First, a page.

The DIstrict is already responsible for the Pines in Bracebridge and we are hopefully going to have a new 160 bed long term care facility in Huntsville in the near future. Dealing with this issue head on will immediately help with the ALC (alternative level of care) patients that are contributing to ‘hallway medicine’ today in our hospitals and will only get worse in the future. If we are going to increase taxes for our local healthcare, the issue of elder care is far more important, in my opinion, than two brand new hospitals that we can’t afford.

      • Good article, Tim. Many have spoken about this need for the increasing level of care required for the elderly. If one lives long enough, one is almost guaranteed to become disabled–either physically or mentally, or both. The risk of stroke and dementia increases dramatically after 85–two major causes of disability. Modern medicine has extended life but unless it is healthy and able life, it will need a much bigger commitment to long term care.

        In times past, most people died in their 60s or younger–typically, before they had lived long enough to become disabled. The major causes of death were infectious disease, war and the famine that always accompanies war. We are fortunate to be living in a time when infectious disease has diminished greatly and the ancient scourge of war and famine do not threaten us much anymore.

        Prussia launched its first old age benefits in the late 19th century and selected age 65 as the point where a Prussian citizen would receive a government pension. One might wonder why that age was chosen. As the story goes, Prussian Minister President, Otto Von Bismarck asked one of his aides, by what age had the vast majority of individuals already died. The aide went off and checked whatever statistics were available and told Bismarck that that age appeared to be 65. At that time, few Prussians lived beyond that age. Bismarck then ordered that 65 would be the age to begin receiving benefits.

        Not so today, when many live decades longer, with increasing frailty.

  10. WOW! Folks .. just a simple thought .. you get what you pay for and renovations will never be able to supply the health requirements … now and … in the future for ALL of Muskoka! No matter how to you want to slice it and dice it is still … same old … same old, same footprints, same old infrastructure etc etc and same old problems now and in the future. We need to get over ‘the location’ .. the emotion of our site/location protection and think and react outside the box. The future is now and to stay with the same ideas and support for 2 hospitals is wrong no matter where you live. We … ‘all of Muskoka’ need to face the reality .. we can not support 2 hospitals ..long term , it is too expensive! It’s time to CHANGE and get the show on the road for ONE new hospital! Otherwise we will go to the back of the line for any government support .. like we have been for the last 20 + years . We need to face the reality, expense, our population size, ,, etc etc for 2 new hospitals .. it is not going to happen … and … we ALL lose if we continue down this road!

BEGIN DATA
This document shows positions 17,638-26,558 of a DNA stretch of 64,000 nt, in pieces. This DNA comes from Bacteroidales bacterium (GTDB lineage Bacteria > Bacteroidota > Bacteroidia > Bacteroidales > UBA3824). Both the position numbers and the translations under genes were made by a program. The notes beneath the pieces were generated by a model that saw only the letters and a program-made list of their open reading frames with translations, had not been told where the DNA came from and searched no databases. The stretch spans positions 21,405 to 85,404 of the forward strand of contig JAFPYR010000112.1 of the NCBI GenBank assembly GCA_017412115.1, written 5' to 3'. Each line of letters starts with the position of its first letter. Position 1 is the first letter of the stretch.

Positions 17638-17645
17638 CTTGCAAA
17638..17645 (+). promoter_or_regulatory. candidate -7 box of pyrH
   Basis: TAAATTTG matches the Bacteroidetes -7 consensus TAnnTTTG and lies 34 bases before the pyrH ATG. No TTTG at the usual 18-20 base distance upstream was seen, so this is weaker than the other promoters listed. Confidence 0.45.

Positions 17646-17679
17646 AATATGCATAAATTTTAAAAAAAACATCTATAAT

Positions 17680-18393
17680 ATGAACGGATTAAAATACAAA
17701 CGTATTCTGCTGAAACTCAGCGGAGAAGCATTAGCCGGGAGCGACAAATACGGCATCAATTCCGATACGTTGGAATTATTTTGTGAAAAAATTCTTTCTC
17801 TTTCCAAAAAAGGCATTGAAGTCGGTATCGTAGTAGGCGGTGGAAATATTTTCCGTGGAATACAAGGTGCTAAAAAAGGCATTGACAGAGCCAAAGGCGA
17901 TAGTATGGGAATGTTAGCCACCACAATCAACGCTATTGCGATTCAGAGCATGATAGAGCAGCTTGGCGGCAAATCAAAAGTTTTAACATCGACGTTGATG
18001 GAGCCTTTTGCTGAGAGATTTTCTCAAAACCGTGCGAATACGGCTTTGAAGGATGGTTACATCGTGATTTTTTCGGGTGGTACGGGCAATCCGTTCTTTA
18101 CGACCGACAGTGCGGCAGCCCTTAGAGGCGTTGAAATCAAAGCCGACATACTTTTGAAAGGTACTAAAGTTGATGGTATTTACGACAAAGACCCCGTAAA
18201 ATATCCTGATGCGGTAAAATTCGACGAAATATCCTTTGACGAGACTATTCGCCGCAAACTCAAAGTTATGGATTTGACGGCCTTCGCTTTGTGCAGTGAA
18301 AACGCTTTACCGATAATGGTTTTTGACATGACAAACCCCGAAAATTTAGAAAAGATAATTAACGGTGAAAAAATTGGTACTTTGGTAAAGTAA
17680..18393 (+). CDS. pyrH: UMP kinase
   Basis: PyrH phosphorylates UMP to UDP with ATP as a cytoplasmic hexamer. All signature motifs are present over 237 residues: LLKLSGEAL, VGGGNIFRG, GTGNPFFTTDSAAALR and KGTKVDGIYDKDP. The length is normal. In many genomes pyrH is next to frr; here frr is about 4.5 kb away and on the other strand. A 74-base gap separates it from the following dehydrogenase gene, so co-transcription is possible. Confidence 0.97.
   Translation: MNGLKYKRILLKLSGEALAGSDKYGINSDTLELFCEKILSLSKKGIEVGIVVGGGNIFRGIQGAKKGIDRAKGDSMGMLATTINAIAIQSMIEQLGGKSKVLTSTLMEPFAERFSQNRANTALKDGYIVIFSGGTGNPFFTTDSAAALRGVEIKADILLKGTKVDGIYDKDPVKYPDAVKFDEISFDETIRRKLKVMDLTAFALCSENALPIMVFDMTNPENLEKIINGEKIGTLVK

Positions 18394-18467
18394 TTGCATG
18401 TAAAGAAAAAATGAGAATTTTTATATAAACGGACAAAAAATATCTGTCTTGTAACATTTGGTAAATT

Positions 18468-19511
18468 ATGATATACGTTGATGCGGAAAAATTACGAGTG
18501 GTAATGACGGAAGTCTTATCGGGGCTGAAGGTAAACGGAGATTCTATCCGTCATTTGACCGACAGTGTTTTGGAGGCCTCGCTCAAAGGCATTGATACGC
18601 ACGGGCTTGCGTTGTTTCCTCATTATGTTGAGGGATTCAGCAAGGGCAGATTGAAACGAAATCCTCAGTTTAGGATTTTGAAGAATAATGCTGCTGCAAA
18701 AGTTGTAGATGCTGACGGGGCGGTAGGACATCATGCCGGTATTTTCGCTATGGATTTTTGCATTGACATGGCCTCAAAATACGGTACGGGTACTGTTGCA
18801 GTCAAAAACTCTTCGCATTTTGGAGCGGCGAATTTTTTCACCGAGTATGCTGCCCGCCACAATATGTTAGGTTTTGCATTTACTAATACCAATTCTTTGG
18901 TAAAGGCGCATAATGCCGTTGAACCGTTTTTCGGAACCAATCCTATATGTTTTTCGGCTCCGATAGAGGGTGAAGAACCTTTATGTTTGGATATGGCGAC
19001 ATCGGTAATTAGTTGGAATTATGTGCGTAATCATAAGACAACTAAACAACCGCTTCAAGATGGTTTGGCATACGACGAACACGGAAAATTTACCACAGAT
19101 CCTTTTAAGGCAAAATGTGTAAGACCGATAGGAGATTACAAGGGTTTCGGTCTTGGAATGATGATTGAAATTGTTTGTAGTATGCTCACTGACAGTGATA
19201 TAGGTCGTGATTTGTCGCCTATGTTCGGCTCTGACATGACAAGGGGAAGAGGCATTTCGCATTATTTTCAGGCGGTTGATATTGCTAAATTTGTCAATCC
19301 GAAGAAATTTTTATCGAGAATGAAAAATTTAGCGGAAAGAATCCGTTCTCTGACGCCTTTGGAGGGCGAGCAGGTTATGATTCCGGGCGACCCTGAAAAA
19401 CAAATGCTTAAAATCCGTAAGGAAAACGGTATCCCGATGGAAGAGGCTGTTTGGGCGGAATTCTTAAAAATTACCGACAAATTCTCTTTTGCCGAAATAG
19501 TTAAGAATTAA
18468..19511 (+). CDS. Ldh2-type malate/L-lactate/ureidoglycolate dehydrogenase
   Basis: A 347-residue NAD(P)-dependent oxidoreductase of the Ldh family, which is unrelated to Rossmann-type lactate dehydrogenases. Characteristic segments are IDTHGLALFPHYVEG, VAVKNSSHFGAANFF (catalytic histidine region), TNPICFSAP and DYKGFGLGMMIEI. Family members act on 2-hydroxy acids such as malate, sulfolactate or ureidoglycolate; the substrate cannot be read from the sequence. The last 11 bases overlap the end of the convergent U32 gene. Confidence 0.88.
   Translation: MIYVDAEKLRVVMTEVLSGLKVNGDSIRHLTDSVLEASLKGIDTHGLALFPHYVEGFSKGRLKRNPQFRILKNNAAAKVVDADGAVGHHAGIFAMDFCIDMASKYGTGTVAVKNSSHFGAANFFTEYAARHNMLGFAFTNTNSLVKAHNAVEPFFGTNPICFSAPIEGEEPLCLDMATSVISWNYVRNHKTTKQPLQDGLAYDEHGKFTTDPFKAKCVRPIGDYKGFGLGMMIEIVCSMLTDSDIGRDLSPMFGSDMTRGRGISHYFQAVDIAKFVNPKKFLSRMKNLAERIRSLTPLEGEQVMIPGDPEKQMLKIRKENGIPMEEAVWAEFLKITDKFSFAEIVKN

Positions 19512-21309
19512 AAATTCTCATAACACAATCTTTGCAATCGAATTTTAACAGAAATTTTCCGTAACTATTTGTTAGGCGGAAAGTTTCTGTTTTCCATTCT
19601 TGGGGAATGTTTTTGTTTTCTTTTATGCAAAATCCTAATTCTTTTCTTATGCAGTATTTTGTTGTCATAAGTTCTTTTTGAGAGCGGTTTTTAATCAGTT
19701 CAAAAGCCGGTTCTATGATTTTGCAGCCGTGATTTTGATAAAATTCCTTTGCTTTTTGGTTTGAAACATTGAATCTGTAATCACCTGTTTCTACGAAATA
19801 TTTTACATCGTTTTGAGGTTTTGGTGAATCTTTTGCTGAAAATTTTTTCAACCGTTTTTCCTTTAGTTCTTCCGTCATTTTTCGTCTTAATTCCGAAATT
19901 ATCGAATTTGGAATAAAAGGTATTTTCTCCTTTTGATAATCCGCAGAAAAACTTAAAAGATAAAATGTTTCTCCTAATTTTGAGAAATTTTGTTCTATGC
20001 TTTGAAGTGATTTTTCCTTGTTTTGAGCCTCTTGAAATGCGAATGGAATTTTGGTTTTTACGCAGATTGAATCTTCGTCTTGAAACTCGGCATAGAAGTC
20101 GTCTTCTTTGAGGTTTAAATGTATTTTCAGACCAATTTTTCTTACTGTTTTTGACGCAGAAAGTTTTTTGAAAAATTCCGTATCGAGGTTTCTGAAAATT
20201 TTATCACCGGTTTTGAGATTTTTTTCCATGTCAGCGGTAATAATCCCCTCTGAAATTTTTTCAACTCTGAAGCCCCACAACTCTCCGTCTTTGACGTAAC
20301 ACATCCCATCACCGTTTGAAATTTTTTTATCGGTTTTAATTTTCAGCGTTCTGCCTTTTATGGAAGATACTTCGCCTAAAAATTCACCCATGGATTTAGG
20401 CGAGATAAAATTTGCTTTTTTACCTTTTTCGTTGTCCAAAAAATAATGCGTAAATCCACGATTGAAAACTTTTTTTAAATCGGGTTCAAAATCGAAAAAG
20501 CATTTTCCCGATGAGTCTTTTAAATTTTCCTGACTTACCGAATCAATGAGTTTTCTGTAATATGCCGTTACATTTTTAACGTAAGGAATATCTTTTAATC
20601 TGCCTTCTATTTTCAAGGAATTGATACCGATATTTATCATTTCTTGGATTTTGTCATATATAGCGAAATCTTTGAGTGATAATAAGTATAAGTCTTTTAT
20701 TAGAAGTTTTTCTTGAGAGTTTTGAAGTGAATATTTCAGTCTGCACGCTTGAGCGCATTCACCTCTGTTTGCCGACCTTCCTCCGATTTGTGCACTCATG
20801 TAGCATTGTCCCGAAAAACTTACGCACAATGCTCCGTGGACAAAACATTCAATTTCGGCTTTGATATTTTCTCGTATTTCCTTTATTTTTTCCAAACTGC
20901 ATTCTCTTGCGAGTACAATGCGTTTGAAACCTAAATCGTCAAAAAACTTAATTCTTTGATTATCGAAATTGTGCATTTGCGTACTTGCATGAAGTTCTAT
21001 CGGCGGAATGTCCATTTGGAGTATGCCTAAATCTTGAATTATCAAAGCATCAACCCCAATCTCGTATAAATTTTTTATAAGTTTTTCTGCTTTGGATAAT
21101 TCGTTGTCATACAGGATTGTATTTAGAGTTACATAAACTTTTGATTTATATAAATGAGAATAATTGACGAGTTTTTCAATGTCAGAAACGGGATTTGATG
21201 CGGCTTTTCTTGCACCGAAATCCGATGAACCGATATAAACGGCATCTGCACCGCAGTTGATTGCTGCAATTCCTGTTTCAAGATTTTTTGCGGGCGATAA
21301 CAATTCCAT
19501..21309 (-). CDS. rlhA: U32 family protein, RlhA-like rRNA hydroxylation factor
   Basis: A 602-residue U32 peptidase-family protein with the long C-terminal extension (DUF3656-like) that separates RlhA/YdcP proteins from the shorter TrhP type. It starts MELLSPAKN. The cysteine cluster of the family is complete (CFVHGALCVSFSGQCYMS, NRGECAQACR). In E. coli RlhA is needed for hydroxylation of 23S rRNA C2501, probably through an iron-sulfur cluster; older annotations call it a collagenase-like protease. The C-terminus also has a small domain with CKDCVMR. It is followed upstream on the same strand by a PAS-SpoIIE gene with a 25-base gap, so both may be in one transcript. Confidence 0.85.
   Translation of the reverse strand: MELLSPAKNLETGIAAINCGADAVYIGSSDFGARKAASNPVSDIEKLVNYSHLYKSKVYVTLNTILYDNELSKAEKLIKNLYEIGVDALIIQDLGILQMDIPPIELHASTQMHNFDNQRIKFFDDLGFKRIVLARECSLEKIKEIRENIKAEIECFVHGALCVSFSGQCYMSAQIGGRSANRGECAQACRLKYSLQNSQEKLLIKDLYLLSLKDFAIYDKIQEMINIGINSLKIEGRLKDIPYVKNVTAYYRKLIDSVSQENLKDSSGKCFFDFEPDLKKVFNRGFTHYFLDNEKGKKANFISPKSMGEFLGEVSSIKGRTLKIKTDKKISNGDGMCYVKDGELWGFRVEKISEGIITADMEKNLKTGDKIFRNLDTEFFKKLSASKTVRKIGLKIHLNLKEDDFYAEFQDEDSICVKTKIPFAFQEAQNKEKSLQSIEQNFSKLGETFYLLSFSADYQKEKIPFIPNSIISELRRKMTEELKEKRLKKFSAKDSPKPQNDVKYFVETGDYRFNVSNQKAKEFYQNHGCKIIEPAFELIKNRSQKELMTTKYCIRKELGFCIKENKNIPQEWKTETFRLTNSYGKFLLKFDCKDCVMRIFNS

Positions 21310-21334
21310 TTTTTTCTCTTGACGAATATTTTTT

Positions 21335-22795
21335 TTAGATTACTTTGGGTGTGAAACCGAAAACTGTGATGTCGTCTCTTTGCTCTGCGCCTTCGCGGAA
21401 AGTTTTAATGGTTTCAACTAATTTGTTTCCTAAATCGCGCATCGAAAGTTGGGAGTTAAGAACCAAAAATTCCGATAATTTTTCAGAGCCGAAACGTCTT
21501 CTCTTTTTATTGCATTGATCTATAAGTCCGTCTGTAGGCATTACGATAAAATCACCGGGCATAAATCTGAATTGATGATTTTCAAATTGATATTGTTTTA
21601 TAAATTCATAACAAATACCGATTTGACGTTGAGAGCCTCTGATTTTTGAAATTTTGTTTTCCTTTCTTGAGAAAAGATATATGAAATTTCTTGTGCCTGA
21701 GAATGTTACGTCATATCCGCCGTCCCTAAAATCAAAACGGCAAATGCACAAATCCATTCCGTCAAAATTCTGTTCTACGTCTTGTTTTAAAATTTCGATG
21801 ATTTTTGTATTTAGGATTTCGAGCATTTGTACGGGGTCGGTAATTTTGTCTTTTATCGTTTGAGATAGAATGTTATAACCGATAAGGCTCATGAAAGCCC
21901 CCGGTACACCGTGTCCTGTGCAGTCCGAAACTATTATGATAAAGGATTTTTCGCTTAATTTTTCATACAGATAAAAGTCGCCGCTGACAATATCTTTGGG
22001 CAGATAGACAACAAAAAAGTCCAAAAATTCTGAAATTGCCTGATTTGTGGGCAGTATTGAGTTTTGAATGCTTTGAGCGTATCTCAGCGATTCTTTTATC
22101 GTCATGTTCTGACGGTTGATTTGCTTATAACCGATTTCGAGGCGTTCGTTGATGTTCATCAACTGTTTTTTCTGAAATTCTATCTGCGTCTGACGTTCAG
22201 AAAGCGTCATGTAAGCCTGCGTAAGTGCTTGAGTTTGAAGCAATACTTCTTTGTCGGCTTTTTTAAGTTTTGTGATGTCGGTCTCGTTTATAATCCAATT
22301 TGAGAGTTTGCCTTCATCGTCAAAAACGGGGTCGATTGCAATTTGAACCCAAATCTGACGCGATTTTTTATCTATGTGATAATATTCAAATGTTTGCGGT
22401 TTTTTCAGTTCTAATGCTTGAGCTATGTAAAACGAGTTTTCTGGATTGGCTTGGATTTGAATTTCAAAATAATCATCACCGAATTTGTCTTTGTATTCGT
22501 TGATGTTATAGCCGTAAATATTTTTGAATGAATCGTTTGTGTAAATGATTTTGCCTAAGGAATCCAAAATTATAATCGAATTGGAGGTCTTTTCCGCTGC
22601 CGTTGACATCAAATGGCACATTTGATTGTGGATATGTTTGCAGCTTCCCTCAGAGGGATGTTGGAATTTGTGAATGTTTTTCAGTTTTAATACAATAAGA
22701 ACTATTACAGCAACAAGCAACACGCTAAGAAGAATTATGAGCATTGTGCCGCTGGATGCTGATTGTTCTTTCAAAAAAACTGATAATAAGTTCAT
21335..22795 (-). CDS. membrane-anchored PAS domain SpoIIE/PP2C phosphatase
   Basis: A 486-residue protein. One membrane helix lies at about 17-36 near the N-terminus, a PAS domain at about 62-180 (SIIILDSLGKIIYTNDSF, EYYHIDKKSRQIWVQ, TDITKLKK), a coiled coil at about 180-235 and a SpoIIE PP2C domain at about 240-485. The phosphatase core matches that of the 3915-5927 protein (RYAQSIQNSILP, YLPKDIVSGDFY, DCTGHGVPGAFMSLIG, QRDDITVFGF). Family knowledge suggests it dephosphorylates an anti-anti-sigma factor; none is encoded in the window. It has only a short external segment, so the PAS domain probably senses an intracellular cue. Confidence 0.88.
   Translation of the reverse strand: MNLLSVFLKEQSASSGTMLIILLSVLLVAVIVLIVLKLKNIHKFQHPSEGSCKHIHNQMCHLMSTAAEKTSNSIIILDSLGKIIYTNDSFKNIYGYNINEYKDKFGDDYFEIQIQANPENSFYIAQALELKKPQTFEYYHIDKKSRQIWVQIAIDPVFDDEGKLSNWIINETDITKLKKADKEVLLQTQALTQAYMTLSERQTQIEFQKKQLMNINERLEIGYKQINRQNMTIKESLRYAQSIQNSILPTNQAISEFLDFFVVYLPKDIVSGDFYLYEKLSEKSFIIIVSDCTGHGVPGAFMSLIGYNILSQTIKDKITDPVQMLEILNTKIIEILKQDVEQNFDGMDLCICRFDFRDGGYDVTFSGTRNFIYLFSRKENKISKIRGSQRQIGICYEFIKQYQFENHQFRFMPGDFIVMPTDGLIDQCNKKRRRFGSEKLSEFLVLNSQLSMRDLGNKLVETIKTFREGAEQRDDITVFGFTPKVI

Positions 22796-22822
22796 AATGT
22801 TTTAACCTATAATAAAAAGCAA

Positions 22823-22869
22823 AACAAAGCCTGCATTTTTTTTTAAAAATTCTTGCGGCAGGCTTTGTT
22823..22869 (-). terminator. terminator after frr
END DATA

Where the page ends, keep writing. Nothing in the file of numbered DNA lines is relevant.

11. Mary Flavelle on

    Has anyone considered using the west end of the hospital for what it was intended. ?? Patient beds!!!! There is a new facility being built close by. Why can’t the existing facilities that are now in the west wing
    be included in a wing of Fairvern?
    It seems to me nobody is really thinking of the taxpayer.
    This way it would be a lot less disruption at the hospital.

    Food for thought…….

  12. Tammy McAughey on

    I would like to address the above statement – “renovations will never be able to supply the health requirements…” I disagree given Huntsville was designed so that it could be expanded upon. I believe the same holds true for Bracebridge and neither is to the point where demolition is needed!

    I’ve been in 2 hospitals this past year (both much older than the 2 in our region) that have been updated as well as renovated and, those hospitals meet every requirement as acute care facilities. Fix what is broken but don’t waste what is not.

  13. Ross Maund and I have addressed the question of affordability of this size of ask in previous articles (and on Cogeco’s Muskoka Matters show). To recap a key fact pertaining to today’s fiscal reality. If every one of the roughly 230 Ontario hospital sites (~135 hospital corps) was completely replaced/rebuilt to the latest standards (like is being recommended here) the total capital cost would exceed $80 billion. The Ontario government’s annual hospital infrastructure capital budget is about 1.7B $, so it would need to rise by a factor of 4 or more to cover the costs. We are in good economic times, and the coming years are likely to be much more challenging for higher spending.
    What this task force is recommending is not going to happen. Perhaps the thinking is to ask for the moon, and settle for some lower cost option? Problem is that it all adds more delays, and more wasted money on pricey consultants.